Monthly Archives: December 2006

Legal Origins and Modern Stock Markets

This post is by Mark Roe, Harvard Law School.

The Program on Corporate Governance recently issued my discussion paper, Legal Origins and Modern Stock Markets. The paper will be published in the Harvard Law Review in December 2006. The Abstract is as follows:

Legal origin–civil vs. common law–is said in much modern economic work to determine the strength of financial markets and the structure of corporate ownership, even in the world’s richer nations. The main means are thought to lie in how investor protection and property protection connect to civil and common law legal origin. But, I show here, although stockholder protection, property rights, and their supporting legal institutions are quite important, legal origin is not their foundation.

Modern politics is an alternative explanation for divergent ownership structures and the differing depths of securities markets in the world’s richer nations. Some legislatures respect property and stock markets, instructing their regulators to promote financial markets; some do not. Brute facts of the twentieth century–the total devastation of many key nations, wrecking many of their prior institutions–predict modern postwar financial markets’ strength well and tie closely to postwar divergences in politics and policies in the world’s richest nations. Nearly every core civil law nation suffered military invasion and occupation in the twentieth century–the kinds of systemic shocks that destroy even strong institutions–while no core common law nation collapsed under that kind of catastrophe. The interests and ideologies that thereafter dominated the world’s richest nations and those nations’ basic economic tasks (such as postwar reconstruction for many) varied over the last half century, and these differences in politics and tasks made one collection of the world’s richer nations amenable to stock markets and another indifferent or antagonistic. These political economy ideas are better positioned than legal origin concepts to explain the differing importance of financial markets in the wealthy West.

The full discussion paper is available for download here.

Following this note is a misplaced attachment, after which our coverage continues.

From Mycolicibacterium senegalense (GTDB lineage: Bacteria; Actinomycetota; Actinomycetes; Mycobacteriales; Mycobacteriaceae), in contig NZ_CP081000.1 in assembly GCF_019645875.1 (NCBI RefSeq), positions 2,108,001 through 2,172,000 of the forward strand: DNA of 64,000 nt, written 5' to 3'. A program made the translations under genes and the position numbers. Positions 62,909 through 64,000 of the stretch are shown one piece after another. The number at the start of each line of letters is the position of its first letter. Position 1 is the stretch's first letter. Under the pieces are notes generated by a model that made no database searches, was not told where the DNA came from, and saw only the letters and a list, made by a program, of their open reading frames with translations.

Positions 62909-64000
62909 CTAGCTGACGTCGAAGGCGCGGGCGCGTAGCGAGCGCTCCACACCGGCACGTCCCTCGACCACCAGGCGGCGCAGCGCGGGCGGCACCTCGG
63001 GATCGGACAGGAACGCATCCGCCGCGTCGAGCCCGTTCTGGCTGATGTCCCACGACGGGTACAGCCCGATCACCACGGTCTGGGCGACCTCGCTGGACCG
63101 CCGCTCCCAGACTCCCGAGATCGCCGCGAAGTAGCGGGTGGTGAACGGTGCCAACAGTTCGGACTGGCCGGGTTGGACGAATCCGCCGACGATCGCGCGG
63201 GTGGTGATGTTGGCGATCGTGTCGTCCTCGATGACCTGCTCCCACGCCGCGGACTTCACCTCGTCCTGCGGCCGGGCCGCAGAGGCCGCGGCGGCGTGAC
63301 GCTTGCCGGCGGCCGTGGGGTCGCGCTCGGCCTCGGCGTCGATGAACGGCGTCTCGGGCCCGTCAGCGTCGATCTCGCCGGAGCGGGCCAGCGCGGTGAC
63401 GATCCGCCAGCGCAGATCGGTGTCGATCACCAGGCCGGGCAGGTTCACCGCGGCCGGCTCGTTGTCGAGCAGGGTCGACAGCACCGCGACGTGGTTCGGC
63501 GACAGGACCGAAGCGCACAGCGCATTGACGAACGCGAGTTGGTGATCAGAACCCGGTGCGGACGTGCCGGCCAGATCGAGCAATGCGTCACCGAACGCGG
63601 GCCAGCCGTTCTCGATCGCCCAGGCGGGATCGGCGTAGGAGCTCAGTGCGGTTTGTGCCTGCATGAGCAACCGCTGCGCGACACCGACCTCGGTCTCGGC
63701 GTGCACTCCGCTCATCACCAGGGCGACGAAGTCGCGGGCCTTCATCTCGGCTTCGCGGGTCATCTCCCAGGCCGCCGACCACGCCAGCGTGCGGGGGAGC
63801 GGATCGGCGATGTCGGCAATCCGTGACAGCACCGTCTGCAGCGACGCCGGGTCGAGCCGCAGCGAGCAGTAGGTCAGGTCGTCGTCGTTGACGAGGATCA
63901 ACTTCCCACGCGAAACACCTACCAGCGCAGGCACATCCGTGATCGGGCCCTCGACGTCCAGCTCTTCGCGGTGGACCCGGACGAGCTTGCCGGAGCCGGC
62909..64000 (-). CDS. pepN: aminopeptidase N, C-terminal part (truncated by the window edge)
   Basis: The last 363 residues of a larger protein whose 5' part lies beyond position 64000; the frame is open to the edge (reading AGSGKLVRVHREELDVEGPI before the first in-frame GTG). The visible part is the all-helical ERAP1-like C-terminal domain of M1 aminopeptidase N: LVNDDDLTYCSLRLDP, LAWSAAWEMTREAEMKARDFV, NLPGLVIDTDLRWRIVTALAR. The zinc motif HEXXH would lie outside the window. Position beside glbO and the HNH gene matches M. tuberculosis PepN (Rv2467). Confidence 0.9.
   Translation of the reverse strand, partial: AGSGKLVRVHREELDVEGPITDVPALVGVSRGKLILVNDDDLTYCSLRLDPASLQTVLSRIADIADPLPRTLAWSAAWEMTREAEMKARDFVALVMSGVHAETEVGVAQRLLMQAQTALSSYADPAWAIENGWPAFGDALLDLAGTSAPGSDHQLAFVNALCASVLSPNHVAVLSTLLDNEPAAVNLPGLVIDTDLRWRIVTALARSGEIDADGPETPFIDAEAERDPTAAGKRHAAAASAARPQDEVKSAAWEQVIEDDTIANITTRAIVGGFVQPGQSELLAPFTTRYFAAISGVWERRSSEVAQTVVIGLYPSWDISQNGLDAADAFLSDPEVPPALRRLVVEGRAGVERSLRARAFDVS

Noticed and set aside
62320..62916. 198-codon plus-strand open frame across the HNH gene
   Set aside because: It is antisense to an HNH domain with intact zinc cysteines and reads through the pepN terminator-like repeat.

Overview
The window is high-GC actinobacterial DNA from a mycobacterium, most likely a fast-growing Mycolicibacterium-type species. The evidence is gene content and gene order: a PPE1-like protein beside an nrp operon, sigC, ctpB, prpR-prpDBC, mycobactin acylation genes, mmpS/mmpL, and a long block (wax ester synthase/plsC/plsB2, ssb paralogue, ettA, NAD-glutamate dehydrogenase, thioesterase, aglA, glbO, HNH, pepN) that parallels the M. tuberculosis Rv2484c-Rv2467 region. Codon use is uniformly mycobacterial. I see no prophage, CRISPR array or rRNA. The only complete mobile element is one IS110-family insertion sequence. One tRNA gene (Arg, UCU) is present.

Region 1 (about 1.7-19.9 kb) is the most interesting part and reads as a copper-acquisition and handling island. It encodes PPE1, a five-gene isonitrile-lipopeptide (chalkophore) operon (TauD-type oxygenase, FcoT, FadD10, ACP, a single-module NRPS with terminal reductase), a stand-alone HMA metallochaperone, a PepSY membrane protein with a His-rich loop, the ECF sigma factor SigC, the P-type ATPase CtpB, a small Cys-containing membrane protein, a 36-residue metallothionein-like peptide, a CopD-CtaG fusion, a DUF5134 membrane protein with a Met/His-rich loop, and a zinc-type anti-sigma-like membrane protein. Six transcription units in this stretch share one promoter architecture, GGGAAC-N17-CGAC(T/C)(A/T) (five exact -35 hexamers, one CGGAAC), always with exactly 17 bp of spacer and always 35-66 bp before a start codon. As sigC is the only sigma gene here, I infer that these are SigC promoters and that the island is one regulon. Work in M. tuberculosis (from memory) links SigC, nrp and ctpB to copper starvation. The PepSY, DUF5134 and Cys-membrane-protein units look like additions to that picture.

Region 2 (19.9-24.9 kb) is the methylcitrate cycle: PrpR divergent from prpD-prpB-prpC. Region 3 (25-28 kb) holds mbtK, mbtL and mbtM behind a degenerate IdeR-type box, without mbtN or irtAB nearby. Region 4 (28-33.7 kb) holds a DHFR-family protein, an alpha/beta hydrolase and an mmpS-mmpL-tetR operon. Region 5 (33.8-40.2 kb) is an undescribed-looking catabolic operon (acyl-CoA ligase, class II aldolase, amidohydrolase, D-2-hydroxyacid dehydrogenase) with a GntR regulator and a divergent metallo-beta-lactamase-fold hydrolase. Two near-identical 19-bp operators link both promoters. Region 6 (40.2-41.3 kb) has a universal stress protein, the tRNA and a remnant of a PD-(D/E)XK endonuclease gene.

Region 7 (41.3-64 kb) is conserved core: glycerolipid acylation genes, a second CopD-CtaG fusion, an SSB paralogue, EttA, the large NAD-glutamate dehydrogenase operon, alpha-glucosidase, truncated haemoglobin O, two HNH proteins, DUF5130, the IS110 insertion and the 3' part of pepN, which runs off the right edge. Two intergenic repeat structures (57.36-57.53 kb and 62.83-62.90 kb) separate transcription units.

Executive Compensation in Japan

This post is by Mark Ramseyer of Harvard Law School.

The Program on Corporate Governance has recently issued a discussion paper by Minoru Nakazato, Eric B. Rasmusen, and myself: Executive Compensation in Japan: Estimating Levels and Determinants from Tax Levels. Our Abstract describes the paper as follows:

Most studies of executive compensation have data on pay, but not on total income. Studies of executives in Japan do not even have good data on pay. Although we too lack direct data on Japanese salaries, from income tax filings we compile data on total executive incomes, and from financial records obtain some indication of which executives have substantial investment income. We find that Japanese executives earn far less than U.S. executives–holding firm size constant, about one-third the pay of their U.S. peers. Using tobit regression analysis, we further confirm that executive pay in Japan depends on firm size, with an elasticity of .24, but not on accounting profitability or stock returns. Corporate governance variables such as board composition have little or no effect on executive compensation, except that firms with large lead shareholders do appear to pay less.

The full discussion paper is available for download here.

SEC Tables Consideration of Proxy Access

During the evening of December 6, the Securities and Exchange Commission published its agenda for the open meeting scheduled for December 13, 2006. This past September, in AFSCME v. AIG, the Second Circuit held that shareholders had the right to introduce proposals to adopt proxy access regimes at their corporations.

Following the decision, the SEC immediately announced that it would consider amending Rule 14a-8 to address the Second Circuit’s decision. In October, however, the SEC deferred consideration of any proposed amendment to Rule 14a-8 until the open meeting scheduled for December 13. From the agenda published for next week’s meeting, it is apparent that the Commission has again decided to delay its consideration of this subject.

Individuals affiliated with the Program have over the past several years actively participated in the debate over proxy access. This involvement includes:

-An amicus curiae brief in the AFSCME v. AIG case itself, filed by Lucian Bebchuk, Allen Ferrell, Reinier Kraakman, Mark Roe, and Guhan Subramanian, in support of shareholders’ right to introduce proxy-access proposals;

-A letter on this subject sent to the SEC by several members of the faculty and other law professors;


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